I stumbled across a book recco on Twitter that suggested The Sleepwalker’s Guide To Dancing. The title was intriguing enough for me to pull the Amazon listing. That the author’s name sounded Indian was enough to make me read the blurb and the reviews. I hopped over to my library’s online portal to place a hold and was surprised when it said I was next in line.
The book begins with a prologue that takes you right into the Eapen’s home. The characters are introduced in turn and before you know it, you are traveling with Amina as her mind takes her on journeys to her father’s homeland and back. You sit back and enjoy as she paints the arid earth of New Mexico and the moisture laden Seattle. Even as you settle in and think you know where the book is taking you, you are shaken as she is as life hands out one blow after another. Yet, you journey through it all because you want to.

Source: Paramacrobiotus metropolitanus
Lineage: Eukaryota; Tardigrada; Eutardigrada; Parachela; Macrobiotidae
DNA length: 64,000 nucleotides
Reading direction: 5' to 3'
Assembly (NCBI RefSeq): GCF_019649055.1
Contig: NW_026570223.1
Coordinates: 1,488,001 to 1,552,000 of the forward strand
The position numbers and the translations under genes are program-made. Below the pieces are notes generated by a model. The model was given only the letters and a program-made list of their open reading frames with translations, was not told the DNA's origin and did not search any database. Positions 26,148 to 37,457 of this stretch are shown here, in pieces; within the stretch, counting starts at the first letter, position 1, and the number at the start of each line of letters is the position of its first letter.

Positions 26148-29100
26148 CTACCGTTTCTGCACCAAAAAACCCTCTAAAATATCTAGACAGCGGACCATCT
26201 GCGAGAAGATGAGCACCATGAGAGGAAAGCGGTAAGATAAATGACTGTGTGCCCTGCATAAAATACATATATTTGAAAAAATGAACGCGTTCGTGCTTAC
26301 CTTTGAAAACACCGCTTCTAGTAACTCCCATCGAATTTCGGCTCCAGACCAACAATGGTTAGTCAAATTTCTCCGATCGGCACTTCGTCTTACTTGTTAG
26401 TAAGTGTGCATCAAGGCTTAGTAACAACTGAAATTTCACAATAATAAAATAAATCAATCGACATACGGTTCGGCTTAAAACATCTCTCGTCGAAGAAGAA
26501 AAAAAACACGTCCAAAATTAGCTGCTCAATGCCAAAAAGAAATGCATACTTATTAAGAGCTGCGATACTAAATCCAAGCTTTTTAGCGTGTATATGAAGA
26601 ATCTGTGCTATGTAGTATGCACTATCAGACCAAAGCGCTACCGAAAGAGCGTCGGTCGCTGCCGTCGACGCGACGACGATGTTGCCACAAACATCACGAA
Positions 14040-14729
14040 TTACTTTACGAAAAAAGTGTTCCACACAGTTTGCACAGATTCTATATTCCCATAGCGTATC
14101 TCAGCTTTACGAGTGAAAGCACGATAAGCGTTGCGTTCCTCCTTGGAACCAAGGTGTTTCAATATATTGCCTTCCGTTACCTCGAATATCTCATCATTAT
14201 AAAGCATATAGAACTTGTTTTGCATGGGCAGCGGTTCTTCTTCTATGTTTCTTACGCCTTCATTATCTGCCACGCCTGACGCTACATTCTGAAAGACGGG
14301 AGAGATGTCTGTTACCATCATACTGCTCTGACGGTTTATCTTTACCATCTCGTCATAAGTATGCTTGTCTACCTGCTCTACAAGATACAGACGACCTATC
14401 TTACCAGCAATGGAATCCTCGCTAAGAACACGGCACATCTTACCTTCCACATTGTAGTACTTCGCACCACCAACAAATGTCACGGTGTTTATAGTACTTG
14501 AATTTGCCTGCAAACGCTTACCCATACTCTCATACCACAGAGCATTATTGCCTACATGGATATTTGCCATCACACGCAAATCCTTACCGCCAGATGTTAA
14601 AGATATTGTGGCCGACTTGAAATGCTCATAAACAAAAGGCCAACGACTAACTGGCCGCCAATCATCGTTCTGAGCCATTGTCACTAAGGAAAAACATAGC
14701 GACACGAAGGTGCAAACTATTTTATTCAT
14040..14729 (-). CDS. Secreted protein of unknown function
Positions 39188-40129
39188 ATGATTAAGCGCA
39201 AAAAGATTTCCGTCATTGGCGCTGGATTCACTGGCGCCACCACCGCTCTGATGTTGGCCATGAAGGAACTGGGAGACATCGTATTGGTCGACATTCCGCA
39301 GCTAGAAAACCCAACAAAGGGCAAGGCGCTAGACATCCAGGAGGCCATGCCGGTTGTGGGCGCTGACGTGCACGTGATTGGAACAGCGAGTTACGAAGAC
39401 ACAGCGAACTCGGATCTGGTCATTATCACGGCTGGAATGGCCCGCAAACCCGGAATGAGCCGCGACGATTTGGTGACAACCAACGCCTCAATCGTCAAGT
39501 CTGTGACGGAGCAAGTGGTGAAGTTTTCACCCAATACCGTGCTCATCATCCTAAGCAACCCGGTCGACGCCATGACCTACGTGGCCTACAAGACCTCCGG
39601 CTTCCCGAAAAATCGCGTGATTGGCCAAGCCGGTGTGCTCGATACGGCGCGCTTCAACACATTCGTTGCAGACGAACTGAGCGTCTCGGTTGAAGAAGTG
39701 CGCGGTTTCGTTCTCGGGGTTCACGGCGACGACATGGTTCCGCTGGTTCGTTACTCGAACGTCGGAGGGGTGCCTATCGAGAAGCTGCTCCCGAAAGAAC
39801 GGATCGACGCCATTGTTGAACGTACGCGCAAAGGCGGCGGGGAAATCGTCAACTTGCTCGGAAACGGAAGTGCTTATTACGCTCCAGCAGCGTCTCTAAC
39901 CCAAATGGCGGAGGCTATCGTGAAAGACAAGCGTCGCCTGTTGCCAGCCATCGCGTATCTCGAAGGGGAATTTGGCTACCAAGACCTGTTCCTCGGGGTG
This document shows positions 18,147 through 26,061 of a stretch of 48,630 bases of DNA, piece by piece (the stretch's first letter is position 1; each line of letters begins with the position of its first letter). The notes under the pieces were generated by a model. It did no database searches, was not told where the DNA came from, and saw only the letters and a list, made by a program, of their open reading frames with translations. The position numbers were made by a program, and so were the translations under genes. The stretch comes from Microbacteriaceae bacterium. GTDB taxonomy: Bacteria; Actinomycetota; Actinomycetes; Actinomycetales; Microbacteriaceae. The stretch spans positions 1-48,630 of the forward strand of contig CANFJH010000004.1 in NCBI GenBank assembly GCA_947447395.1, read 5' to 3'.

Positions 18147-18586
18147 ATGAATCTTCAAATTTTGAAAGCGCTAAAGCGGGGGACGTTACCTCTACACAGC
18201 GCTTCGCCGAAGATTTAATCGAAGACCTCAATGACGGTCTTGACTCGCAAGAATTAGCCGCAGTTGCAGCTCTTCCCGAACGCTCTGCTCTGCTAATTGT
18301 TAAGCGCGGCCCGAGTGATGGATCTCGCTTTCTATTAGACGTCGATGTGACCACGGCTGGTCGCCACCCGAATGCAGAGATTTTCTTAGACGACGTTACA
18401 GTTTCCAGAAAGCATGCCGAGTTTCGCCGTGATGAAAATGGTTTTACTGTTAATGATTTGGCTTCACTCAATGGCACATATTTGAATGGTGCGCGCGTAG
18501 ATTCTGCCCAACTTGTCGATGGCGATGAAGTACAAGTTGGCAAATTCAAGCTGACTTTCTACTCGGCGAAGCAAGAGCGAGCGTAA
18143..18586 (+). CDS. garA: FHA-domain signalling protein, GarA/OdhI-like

You are part of the family as they grapple with the unknown. You are sitting there with Amina, Akhil and Dimple smoking as Sanji Auntie bears in. You wince as Jamie shows up unannounced at Amina’s home. You sit with bated breath in the doctor’s office as the test results come in. You hold your breath and weep unabashedly when it is all over.
The power of her writing is such that you do not read the story. You are a part of it. I am not sure if it is because I am Indian that the nuances of sibling relationships so fraught with angst, envy and emotion hit me square in my gut, but every situation she paints rings with authenticity.
Long after I finished reading the book, the characters stayed in my mind. Most times after I finish a book, I remember passages, I relish the writing, I go back and look at the construct of the story arc. With this book, the story is all that remains in my head. Mira Jacob is an author to watch out for.
This book is a keeper.